USyd’s travel policy allows approval for Business Class airfares in exceptional circumstances such as medical requirements, by approval from Senior Management, or specific clauses of an employment contract. Although USyd’s media team did not clarify, it is possible that Hutchinson is excluded from the usual rules dictating travel expenses by the nature of her individual contract with the University.
Aside from international travel, a spokesperson for the Chancellor explained that Hutchinson “hosts a range of events for significant donors… honorary award recipients, international visitors and other key stakeholders of the University.”
On 17 May 2021, Hutchinson expensed $791.10 for “Honorary Awards Functions,” seemingly for the conferral of Honorary degrees and fellowships. When queried, USyd’s media would not explain the nature of the cost.
On the other end of the spectrum lies minor costs that Hutchinson has expensed to the University. The Chancellor has submitted for reimbursement for lunches and refreshments, the smallest of which is $3.90.
The practice of claiming such a trivial amount from the University is difficult to reconcile when considering Hutchinson’s enormous wealth. As reported by Honi in 2021, Hutchinson owns a $20 million apartment in Point Piper, has a long history of employment in affluent positions at the top of multinational corporations, and currently chairs weapons company Thales Australia.
As someone who is not even a paid staff member of USyd, then, it is difficult to understand why Hutchinson needs to claim any reimbursements at all from the University, let alone $3.90 for refreshments.
Transparency issues plague expensing practices
The University’s values are included in its official expensing guidelines, with one of those values being “Openness and Engagement”.
USyd media did not comply with Honi’s request to explain the nature of Hutchinson’s most costly transactions. Instead of ‘openness’, the vast majority of Hutchinson’s expenses are listed under the vague purpose of “University Business”.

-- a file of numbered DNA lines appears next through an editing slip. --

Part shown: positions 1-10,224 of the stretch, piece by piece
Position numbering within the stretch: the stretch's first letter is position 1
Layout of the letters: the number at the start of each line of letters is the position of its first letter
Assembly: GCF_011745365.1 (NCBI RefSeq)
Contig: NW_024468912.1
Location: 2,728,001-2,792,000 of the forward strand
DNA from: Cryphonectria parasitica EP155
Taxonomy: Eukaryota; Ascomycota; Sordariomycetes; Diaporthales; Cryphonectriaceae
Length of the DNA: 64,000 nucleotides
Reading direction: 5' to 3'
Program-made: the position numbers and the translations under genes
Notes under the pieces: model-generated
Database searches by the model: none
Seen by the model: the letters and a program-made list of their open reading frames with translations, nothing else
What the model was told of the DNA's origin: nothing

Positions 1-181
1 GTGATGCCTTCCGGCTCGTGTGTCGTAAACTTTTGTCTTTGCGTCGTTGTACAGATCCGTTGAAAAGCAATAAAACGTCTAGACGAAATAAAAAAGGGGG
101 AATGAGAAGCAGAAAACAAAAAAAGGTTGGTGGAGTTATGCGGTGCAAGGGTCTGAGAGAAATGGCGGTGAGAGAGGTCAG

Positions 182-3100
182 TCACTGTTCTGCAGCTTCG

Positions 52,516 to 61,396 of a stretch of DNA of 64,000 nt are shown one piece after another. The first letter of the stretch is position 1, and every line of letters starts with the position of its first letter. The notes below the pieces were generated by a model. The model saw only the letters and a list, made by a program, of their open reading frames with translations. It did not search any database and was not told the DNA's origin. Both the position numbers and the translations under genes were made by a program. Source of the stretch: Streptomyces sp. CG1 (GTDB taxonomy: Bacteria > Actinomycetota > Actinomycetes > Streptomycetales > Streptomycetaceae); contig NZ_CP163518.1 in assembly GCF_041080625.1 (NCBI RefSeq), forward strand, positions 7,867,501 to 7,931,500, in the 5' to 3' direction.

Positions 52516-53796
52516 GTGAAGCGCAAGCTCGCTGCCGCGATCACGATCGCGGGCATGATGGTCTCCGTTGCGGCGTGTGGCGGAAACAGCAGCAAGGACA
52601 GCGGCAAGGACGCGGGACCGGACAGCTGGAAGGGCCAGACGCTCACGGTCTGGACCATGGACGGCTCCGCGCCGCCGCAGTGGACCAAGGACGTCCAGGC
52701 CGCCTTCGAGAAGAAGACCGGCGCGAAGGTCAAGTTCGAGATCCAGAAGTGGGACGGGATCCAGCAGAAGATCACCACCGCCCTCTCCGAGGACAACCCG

USyd media, for example, did not explain the expense of $731.10 on “Government Relations” on 17 February 2021. A spokesperson for the Chancellor merely submitted that “meeting with Ministers in Canberra” constituted part of her role, and did not disclose which Ministers were involved.
Hence, the nature of this visit and any such visits to Canberra is unknown. Honi can only speculate. Indeed, Hutchinson’s husband, Roger Massy-Greene, is a former mining executive and Liberal party donor. Massy-Greene was hand-picked by then NSW Treasurer Mike Baird to chair Networks NSW on a lucrative $600,000 contract, soon after being paid by the same Government $150,000 for a three-month consultant role.
Around the time of Hutchinson’s visit was the Federal Government’s inquiry into foreign interference in Australian Universities, and political discussions concerning the protection of free speech on campuses.
Whatever the reason for Hutchinson’s visit, it seems that she is sent to lobby politicians regarding matters of importance to USyd, perhaps making use of her personal connections in Canberra.
Unlimited corporate card?
Certain USyd staff are eligible for University Corporate Credit Cards for use on business expenses. Corporate Credit Card holders are empowered to approve the acquisition of goods and services to a value of $5000 per single transaction, and must abide by USyd’s extensive policy restricting what can and can’t be expensed.
Such rules seemingly don’t apply to top Executives like Hutchinson, however. Rather, costs that may otherwise violate the standard guidelines for expenses can merely be approved by the Vice Chancellor – the person that Hutchinson was instrumental in appointing and whose salary she helps determine.
Unfortunately, the approval processes governing expenses and the privileges afforded to Executives like Hutchinson are not entirely known. According to a spokesperson for the University, USyd is “currently in the preliminary stages of reviewing our policies and procedures” for expense practices.
If USyd is to abide by its own values of openness and engagement, one can only hope these reformed procedures are accompanied by greater transparency measures. If not, it is likely that lavish and behind-close-doors Executive spending may continue unchallenged for the foreseeable future.
Honi is conducting an investigation into Executive expensing practices. This article is the first of a series.